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Am J Ophthalmol. 2006 Aug;142(2):271-8.

Use of topical human amniotic fluid in the treatment of acute ocular alkali injuries in mice.

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The Wilmer Ophthalmological Institute, The Johns Hopkins University School of Medicine, Baltimore, Maryland 21287, USA.



To evaluate the efficacy of topical human amniotic fluid (HAF) in the treatment of ocular acute alkali burns in mice.


Experimental study.


A chemical burn with 2 microl of sodium hydroxide 0.15 mol/l was created in one eye of 30 mice. The animals were divided into gender- and age-matched groups according to the topical treatment that was administered: group 1 was treated with preterm HAF (n = 10 mice); group 2 was treated with term HAF (n = 10 mice), and group 3 was treated with saline solution (n = 10 mice). Treatment consisted of one drop that was applied to the burned eye five times per day (week one), and three times per day (week two). The epithelial defect was photographed and measured on days two and four. Ocular burn damage was assessed at days two, seven, and 14 after a pre-established classification. On day 14, both eyes of each mouse were enucleated and assessed histopathologically.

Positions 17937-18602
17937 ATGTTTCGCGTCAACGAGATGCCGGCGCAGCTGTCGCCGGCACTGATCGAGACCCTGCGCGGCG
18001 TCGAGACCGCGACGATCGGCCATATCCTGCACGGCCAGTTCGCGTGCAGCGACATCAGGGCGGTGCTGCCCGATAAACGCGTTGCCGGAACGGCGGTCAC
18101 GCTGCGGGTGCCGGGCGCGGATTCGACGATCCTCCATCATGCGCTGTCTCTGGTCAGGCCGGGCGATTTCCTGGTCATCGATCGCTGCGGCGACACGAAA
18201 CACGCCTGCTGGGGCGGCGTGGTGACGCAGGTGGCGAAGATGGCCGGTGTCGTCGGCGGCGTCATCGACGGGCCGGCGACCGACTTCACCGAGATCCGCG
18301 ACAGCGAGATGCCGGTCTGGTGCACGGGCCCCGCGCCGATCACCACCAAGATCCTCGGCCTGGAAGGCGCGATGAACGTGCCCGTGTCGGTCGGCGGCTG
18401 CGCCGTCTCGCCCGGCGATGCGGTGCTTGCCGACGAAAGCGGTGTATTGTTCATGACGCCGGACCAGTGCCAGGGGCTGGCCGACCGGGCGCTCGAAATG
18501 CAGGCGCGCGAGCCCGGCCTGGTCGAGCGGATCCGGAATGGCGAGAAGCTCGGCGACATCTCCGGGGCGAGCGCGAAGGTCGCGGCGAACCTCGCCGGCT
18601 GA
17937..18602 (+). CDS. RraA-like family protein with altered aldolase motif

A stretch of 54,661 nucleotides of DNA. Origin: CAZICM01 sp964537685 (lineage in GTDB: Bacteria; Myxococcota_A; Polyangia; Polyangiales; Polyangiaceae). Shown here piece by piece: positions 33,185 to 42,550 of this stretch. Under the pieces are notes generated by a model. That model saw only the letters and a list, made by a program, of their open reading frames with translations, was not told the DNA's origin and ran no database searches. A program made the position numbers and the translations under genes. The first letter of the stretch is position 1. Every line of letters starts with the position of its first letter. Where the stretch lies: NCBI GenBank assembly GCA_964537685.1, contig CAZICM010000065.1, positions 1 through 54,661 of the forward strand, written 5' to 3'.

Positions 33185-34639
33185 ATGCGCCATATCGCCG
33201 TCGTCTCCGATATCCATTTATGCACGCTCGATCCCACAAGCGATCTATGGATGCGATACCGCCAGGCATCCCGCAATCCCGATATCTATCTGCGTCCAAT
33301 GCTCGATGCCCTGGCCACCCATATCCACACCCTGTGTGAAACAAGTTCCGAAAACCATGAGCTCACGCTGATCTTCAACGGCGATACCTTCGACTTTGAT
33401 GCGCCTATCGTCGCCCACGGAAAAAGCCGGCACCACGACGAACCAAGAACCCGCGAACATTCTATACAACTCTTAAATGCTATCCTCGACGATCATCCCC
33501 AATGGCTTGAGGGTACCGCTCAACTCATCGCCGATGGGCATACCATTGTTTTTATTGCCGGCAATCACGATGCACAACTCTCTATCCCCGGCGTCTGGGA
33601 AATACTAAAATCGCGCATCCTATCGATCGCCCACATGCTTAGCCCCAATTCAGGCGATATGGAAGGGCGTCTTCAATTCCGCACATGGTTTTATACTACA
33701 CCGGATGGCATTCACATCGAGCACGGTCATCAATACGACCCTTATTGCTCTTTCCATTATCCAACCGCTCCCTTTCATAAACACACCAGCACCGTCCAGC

Median epithelial defect (interquartile range [IQR], 25th, 75th percentile) at day four was 9.93% (IQR, 8.57, 11.27) for group 1, 7.30% (IQR, 5.96, 8.97) for group 2, and 18.92% (IQR, 11.71, 27.64) for group 3 (P < .0076). The overall change (difference in slope) in ocular burn score between days 2 and 14 was -0.127 (P = .009) in group 1 vs 3, -0.134 (P = .012) in group 2 vs 3, and 0.007 (P = .88) in group 1 vs 2. On histologic examination saline solution-treated corneas had more inflammatory cells and blood vessels than HAF-treated corneas.


Topical preterm/term HAF was an effective topical therapy for limiting the damage after acute alkali burns of the eye in this animal model.

[Indexed for MEDLINE]

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